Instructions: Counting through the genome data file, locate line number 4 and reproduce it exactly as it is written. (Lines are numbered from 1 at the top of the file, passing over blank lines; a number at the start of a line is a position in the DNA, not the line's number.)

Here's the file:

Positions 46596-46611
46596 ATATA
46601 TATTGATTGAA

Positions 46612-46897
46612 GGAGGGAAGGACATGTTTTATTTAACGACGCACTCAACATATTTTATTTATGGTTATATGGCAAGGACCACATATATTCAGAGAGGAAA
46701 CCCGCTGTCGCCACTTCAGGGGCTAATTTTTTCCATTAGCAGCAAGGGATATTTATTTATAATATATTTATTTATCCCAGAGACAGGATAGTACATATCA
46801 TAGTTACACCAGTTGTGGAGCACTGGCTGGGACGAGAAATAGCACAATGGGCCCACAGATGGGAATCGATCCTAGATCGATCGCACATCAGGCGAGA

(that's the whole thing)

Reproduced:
Positions 46612-46897